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4.3 Managing DOM Events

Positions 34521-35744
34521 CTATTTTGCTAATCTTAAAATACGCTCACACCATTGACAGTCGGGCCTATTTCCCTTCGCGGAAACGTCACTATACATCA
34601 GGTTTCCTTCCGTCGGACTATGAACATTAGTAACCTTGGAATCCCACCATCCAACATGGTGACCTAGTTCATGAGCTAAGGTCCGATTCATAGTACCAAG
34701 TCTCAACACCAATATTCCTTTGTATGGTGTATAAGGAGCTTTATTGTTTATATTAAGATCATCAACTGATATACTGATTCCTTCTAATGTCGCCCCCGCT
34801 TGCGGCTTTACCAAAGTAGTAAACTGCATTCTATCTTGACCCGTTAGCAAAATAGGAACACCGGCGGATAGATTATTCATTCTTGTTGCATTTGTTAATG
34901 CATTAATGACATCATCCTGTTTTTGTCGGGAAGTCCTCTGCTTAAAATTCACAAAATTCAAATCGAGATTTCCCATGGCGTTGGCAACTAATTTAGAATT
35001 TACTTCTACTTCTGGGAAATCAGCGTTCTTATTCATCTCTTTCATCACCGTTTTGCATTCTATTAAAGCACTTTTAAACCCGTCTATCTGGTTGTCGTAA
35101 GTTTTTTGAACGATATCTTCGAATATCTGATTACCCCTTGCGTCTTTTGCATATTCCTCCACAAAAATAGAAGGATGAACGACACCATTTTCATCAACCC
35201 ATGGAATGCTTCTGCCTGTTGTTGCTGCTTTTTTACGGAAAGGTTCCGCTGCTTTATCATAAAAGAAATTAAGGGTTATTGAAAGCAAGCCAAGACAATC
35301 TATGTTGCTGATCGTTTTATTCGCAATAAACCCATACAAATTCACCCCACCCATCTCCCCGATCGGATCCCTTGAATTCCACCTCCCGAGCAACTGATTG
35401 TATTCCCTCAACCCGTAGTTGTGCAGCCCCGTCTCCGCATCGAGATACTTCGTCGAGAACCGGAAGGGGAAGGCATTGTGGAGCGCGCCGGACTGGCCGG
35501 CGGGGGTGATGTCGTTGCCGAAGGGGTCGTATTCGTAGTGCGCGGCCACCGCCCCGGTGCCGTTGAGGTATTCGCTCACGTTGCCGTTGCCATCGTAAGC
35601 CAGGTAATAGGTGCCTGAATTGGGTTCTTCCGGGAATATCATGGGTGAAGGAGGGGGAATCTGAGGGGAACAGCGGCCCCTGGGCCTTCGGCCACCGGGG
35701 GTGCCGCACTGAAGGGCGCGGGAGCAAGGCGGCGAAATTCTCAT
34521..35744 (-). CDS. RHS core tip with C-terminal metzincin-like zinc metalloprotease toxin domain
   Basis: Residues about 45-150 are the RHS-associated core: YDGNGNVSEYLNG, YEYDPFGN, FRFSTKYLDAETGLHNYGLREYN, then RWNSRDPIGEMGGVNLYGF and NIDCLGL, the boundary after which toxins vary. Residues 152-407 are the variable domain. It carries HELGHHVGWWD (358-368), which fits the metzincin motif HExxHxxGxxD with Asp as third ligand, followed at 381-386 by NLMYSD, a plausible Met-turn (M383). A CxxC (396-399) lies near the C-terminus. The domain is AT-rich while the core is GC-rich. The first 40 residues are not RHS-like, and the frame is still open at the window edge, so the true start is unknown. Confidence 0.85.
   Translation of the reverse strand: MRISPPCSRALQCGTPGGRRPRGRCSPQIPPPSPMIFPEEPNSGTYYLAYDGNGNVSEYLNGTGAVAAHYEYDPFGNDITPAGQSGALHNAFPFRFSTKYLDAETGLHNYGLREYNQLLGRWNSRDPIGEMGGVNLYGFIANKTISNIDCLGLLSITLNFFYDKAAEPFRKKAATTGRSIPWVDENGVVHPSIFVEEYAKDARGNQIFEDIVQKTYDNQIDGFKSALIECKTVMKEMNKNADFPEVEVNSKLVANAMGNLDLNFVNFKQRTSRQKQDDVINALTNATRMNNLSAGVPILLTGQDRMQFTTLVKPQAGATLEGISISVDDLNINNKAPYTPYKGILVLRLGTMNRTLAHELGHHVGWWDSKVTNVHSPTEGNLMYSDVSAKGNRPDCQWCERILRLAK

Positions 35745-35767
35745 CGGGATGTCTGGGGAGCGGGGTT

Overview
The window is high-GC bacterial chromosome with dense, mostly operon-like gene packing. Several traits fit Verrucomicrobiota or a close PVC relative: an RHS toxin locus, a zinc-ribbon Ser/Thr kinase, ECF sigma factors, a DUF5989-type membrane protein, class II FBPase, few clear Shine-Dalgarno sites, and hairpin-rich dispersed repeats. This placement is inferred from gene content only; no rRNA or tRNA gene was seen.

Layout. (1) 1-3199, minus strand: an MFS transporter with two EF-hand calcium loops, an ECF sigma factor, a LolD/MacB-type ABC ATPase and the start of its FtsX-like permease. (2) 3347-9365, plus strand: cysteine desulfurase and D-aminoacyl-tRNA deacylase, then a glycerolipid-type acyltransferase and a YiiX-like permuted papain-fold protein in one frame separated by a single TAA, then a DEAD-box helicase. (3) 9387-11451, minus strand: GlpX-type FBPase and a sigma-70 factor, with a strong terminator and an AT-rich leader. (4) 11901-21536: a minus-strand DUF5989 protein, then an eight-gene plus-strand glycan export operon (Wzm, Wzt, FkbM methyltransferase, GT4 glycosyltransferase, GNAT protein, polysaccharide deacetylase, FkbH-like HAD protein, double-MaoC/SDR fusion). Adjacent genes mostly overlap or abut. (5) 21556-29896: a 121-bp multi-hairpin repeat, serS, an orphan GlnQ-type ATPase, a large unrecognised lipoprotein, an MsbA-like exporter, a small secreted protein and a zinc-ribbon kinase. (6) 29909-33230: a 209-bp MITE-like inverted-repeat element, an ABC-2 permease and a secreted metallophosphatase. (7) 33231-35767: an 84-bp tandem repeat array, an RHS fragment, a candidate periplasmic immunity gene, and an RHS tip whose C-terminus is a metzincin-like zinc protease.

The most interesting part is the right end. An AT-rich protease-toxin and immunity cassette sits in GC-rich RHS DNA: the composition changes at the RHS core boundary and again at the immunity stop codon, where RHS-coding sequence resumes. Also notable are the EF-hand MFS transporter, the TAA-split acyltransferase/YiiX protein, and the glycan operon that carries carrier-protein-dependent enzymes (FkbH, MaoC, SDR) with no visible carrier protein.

Now that we have created our data which is a collection full of models and we've also created a couple of views to display those, the next step would be allowing our visitor to interact with that data in some way. Right? We want them to be able to do something with the data and then we want to do something in response to their action. So, let's start by doing something very basic. Let's add a remove button to each one of these list items and when they click remove we'll move that item from the collection. Of course our view will be listening for this remove action and it will go ahead and remove the displayed view. So, let's start by adding that remove button to our template. After we have our h3, let's add a paragraph after that and in here let's add a button, and we'll just give it a class called remove and we will give it the text Remove. Okay so, if we look at our browser and refresh you can see that now all of our items have a Remove button. So, now we need to listen for a click on that button. So, let's go back to our app.js and that button is part of the BookView template. So, let's add on events Property. Now the events property is an object and this object registers events by their key. So, the key for each one of these will be a string and they go in the form event and then selector. Right? So, we want to listen for a click event on .remove. .Remove of course is the class remove on this button and when that happens we want to call a certain function and we'll call this function remove model. I should note that we can't just call it remove because that is a built-in backbone view for removing the view from the dom. You would call view .remove and we'll probably get around to calling that here. So, we don't want to override it by accident. So, let's create the removeModel function. Of course this will take a dome event as its parameter because this is a regular dome event listener and what we want to do here is remove this model from the collection. So, what we can do is say this.model.collection to get a reference to the collection that this model is in and then we can say don't remove this.model. This way we can remove the model that is being displayed by this view from the collection. All right, now if we come back here and let me open our JavaScript console again. Let me throw it up on the side this time. I'll refresh the page one more time and right now if I do books.length you can see that it is five as you would expect because that's the number we're displaying. So, let's click remove on Jules Verne. Now of course nothing changes in our view. However, if we do books.length again you can that now it's only four because we've just removed Around The World in 80 Days from the collection. However, we're not yet doing anything to update this view. So, that is our next step. What we need to do is have our BooksView here. This is the one that manages all of the individual BookViews. We want it to listen for any remove events. So, let's have an initialize function here and you'll remember we talked about initialize functions way back in one of the first lessons and this is where we're going to register our event. So, we're going to use this which refers to our view. This.listenTo and we're going to listen to this.collection and we're listening for our add event and when it happens, we want to call this.removeModel. All right? So, let's add a remove model event and for now let's just have a console.log so that you can see that this connection is actually working and actually, sorry, this should be the remove event. There we go. Not the add event. So, we're listening onto the collection for the remove event and when that happens we call Remove model. So, I will go ahead and click Remove and as you can see we now have would remove here displayed in the console. So, this means that in this function we can go ahead and figure out how to remove this view. Now there are a couple of ways we could do this. One of the simplest ways would be to add this view that we are creating here to our model as a property and then that way for when we come down here to remove model. Remember the model will be the first parameter here because that is the first parameter when we have a remove event and so we could do model.view.remove. Let's try that. So, from in here where we loop over this collection. Instead of creating a book view variable let's change this to model.view equals the new BookView and then here we can just say model.view.render.el. That way down here we can say model.view.remove and it will remove the view from the dom. So, now if we refresh this page we can click and you can see the book is removed from the view. That's not always the best way to do it. A lot of people would rather that our models not be aware of the view that they are working with. Another way to do this would be to have an array within BooksView here that kept track of each one of these models maybe by their ID. So, for example let's just add an extra property to our BooksView here and we could call this Children. Just make an empty array for now and then inside this collection here we can say children.model.cid is what we'll use and because of that we should actually make this children an object because cid will be a string. This is just the client side ID and then down here we can say children.[model.cid].render and then down here we could say this.children and that reminds me of course I should be saying this.children up here. Sorry. This.children and this.children which means we need to pass a context of this for our each loop here. Okay. So, back down to here. This .children square back at model .cid.remove and this should work in exactly the same fashion. So, let's refresh the page and if I remove this you can see it's removed from the list. So, what about adding items to the list? We should add a little form for this. Let's create another view. We'll create a template for it here and instead of calling this BooksViewTemplate let's call it AddBookViewTemplate and we'll make this really simple. And we'll just have a paragraph with an input with an ID of title and then we'll create another one of those with an ID of author and I guess we should put some labels so we'll just title and author just like that. All right. So, now let's create this view. So, we'll create it right here and we'll call this the add book view and we'll get the template. I'll copy a template line from up above. AddBookViewTemplate and the rendering part will be really easy. This.el.innerHTML = this.template. No need for anything else. The interesting thing is when the form is submitted which reminds me we're going to need a button. So, let me copy that from our other button and run paragraph for the button and we'll give the class add and we'll say add new book. Excellent. So, now in our events object here we can list for click on .add and we will call addBook and we have the addBook function down here. All right and so what we can do is say this.collection because this view will have a collection. This.collection.add and we will just add an object here and we can set its title equal to this dollar sign. What should we call that? We can give it an ID with title. So, we'll say hash title dot val and then we can say author equals this dollar sign hash author dot val and there we go. So, now if we render this view we'll create an addBookView right here and we'll say new AddBookView and don't forget to give it our collection and then let's just render it just above our other view. So, we'll create our AddBookView right there. All right. Now if I refresh this page you can see that we have our form displayed at the top and so I'll just add a book here. XXX and YYY. If I click add new book nothing of course happens just yet but notice if we go books.length you can see we now have six books. So, we are adding the book but we're just not displaying that new book. So, we need to have the BooksView our collection view listen for a new book. So, we'll say this.listenTo(this.collection and we want to listen for an add and when we do that let's do this.addBook. Okay. Let's write an addBook method. So, I'll put that above removeModel here and maybe to keep this consistent we should call this removeBook instead. So, we have addBook and removeBook. So, now let's say addBook and of course this function takes that model as its first parameter. And so now we can do pretty much exactly what we did inside this each here. So, we can say this.children[model.cid] equals a new BookView and we pass in that model and then we need to get that unordered list and append it to it. So, let me just copy this line from right here and let's say this.$('ul') and append that there. And this actually means we could use this add book function from right here with collection because it does pretty much the exact same thing. So, I'm gonna remove this function entirely from here and change this to this.addBook and I would rather bind this like this than pass this as a context parameter. So, we'll say this time addBook.bind it to this and that means we don't need this ul here. Excellent. So, that cleans up our render block quite a bit. All right. So, that should successfully render new books when we add them. So, let's give that a try. If we refresh the page we have five books showing here. Let's add XXX and YYY and we add this book and now you can see, right down at the bottom, we have our new book XXX and YYY and we can go ahead and remove books from our list as well. So, we're successfully adding and removing books. Let's do one more thing. Let's update the number of books in our list whenever we add or remove an item. So, to do this we're going to need a way to capture that value. Right now it's just here in parentheses let's add a span inside those parentheses and so now we want to, let's add two more event handlers. This.listenTothis.collection and we'll listen for remove and we'll have this.updateNumber and let's copy that and add another one for adds. So, whenever we want to add or remove we want to run our update number function. So, we'll add this right in the bottom here. We can have updateNumber. Let's just find that span with this.$ span and we'll just set it to text equal to this.collection.length. There we go. Okay. So, now I refresh the page. We have five books. Let's add a new one and now when I click add new book you can see this goes up to six and her book is added to the bottom and if I remove books. Five, four, three, two, one, zero. Add new book and we're back up to one. So, there you go. This video started out as a simple look at how Backbone handles DOM events but as you can see combining DOM events with Backbone's own events we can create pretty complex web applications.